As stated above, growth of the nitride from the sacrificial polysilicon layer affords more control over the thickness of the nitride than do conventional deposition techniques. Depositing a uniformly thin nitride layer is difficult, and the resulting film typically has numerous pinholes. By annealing the polysilicon seed layer in a nitrogen-bearing ambient, a uniformly thin, high quality nitride layer may be formed. Forming the nitride layer includes the steps of depositing polysilicon, oxidizing an upper portion of the polysilicon, and etching the oxidized portion. These steps may be repeated until a desired thickness of the sacrificial polysilicon layer is achieved.
There are numerous benefits to recrystallizing the sacrificial polysilicon layer. Polysilicon thin films are made of small single crystal regions (grains) separated by grain boundaries. Although the grain boundaries are made up of disordered atoms, atoms within the grains are arranged in a periodic structure. Increasing the size of the grains within a layer of polysilicon advantageously allows its structure and properties to approach those of a layer of single crystal silicon. The structure and properties of polysilicon are highly dependent, among other things, on the temperature during deposition and any subsequent steps. By keeping the temperature below about 580° C., polysilicon may be deposited in the amorphous phase. Temperatures above 580° C. generally lead to deposition of polysilicon in the polycrystalline phase. Recrystallization of a deposited polysilicon layer causes growth of the size of grains and reduction of the extent of grain boundaries. Although higher deposition temperatures result in larger initial grain size, the final, post-recrystallization grain size tends to increase as deposition temperature decreases. In addition, the structural uniformity of a recrystallized amorphous layer is generally superior to that of a recrystallized polycrystalline silicon layer.
Another impetus for recrystallization is to improve the quality of any oxide or nitride layers grown from the sacrificial polysilicon layer. The breakdown strength of a thermally grown oxide or nitride layer is highly dependent on the smoothness of the surface of the polysilicon layer from which the layer is grown. Recrystallization of the sacrificial polysilicon layer, especially if it is deposited in the amorphous phase, may result in a substantial increase in the surface quality of the sacrificial polysilicon layer over a polysilicon layer that has not been recrystallized.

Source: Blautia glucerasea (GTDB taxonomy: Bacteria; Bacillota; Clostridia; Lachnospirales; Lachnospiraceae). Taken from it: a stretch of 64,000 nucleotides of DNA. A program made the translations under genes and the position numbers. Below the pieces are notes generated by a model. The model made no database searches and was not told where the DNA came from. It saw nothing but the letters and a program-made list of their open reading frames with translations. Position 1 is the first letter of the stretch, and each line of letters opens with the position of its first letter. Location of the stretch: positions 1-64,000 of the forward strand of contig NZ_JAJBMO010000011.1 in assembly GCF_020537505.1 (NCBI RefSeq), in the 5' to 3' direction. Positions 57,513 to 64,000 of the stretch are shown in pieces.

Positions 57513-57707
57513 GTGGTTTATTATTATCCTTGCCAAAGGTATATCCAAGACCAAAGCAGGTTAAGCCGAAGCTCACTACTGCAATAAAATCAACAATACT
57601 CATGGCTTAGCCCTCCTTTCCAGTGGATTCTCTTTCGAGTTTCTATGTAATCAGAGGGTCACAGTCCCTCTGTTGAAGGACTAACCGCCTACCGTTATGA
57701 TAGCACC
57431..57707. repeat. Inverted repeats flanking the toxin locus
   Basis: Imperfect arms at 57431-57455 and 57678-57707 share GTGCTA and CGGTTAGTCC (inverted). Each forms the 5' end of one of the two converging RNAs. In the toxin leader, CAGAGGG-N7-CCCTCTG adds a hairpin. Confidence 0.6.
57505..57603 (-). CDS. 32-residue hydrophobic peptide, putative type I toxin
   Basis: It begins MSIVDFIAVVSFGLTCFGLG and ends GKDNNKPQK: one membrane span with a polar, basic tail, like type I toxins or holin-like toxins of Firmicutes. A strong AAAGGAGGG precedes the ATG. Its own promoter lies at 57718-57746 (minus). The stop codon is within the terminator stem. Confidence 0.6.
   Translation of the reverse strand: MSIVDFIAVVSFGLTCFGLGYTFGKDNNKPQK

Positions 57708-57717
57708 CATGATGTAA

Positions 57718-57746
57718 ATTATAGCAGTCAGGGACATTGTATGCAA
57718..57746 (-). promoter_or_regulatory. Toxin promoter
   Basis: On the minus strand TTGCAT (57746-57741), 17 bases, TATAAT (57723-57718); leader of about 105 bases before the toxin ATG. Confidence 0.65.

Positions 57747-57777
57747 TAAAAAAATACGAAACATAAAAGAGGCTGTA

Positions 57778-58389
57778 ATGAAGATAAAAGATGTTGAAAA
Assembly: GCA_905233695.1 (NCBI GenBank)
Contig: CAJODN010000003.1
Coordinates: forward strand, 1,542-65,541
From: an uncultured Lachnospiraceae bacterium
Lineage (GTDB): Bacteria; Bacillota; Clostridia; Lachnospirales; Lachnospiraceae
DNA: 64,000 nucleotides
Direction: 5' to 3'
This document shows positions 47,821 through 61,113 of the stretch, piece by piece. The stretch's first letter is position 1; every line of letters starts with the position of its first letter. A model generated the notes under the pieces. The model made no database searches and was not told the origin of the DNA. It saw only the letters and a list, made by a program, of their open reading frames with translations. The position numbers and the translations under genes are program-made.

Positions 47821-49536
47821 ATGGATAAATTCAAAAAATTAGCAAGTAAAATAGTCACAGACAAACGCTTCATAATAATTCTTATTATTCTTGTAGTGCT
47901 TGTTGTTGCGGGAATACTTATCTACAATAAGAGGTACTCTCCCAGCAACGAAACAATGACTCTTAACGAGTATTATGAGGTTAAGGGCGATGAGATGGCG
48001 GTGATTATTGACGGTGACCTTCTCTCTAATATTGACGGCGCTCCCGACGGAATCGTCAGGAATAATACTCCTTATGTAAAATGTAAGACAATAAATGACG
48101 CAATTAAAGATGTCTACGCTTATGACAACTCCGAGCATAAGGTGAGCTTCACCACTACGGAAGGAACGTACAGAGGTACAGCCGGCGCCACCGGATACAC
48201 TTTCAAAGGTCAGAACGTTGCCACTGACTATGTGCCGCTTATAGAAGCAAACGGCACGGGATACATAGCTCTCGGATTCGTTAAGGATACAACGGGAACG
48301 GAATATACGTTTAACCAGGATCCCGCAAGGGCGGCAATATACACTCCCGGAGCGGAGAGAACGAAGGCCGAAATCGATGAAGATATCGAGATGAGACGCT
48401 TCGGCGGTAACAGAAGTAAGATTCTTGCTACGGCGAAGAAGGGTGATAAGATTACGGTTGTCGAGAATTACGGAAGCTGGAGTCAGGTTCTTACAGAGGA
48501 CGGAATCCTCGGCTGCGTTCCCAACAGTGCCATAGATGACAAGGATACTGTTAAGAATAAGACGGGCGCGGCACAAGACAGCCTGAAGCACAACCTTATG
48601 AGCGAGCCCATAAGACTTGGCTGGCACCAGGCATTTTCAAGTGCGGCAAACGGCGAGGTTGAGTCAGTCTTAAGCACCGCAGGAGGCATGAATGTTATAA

Broadly speaking, a method is presented for forming a transistor wherein polysilicon is preferably deposited upon a dielectric-covered substrate to form a sacrificial polysilicon layer. The sacrificial polysilicon layer may then be reduced to a desired thickness. Thickness reduction of the sacrificial polysilicon layer is preferably undertaken by oxidizing a portion of the sacrificial polysilicon layer and then etching the oxidized portion. The remaining sacrificial polysilicon layer may then be annealed in a nitrogen-bearing ambient such that it is converted to a gate dielectric layer that includes nitride. Non-sacrificial polysilicon may then be deposited upon the nitride-embodied gate dielectric layer, and select portions of the polysilicon may be removed to form a gate conductor. Lightly doped drain (“LDD”) and source/drain areas may be formed adjacent to the gate conductor.
According to another embodiment, a layer of oxide preferably is grown upon a single crystal silicon substrate. Growth of the layer of oxide may be undertaken in a nitrogen-bearing ambient such that the layer of oxide includes a substantial quantity of nitrogen atoms distributed throughout. A sacrificial polysilicon layer is then formed upon the layer of oxide. By varying the temperature at which the polysilicon is deposited, the sacrificial polysilicon layer may be formed in either an amorphous or a polycrystalline phase. A portion of the sacrificial polysilicon layer is preferably oxidized and etched away to reduce its thickness. The sacrificial polysilicon layer may be heated for recrystallization purposes. Annealing of the sacrificial polysilicon layer in a nitrogen-bearing ambient is preferably carried out such that the sacrificial polysilicon layer is converted into a layer of nitride. A gate structure may be patterned and LDD and source/drain areas formed. The final transistor preferably includes a gate dielectric with a high K value such that it provides good gate-to-substrate capacitive coupling without breakdown problems.
Other objects and advantages of the invention will become apparent upon reading the following detailed description and upon reference to the accompanying drawings in which:
FIG. 1 is a partial cross-sectional view of a semiconductor topography;
FIG. 2 is a partial cross-sectional view of the semiconductor topography, wherein a layer of oxide is formed upon a semiconductor substrate according to an initial processing step subsequent to FIG. 1;
FIG. 3 is a partial cross-sectional view of the semiconductor topography, wherein an upper portion of the layer of oxide is removed according to a processing step subsequent to FIG. 2;
FIG. 4 is a partial cross-sectional view of the semiconductor topography, wherein a sacrificial layer of polysilicon is deposited according to a processing step subsequent to FIG. 3;
FIG. 5 is a partial cross-sectional view of the semiconductor topography, wherein a portion of the sacrificial polysilicon layer is oxidized according to a processing step subsequent to FIG. 4;
FIG. 6 is a partial cross-sectional view of the semiconductor topography, wherein the oxidized portion of the sacrificial polysilicon layer is removed according to a processing step subsequent to FIG. 5;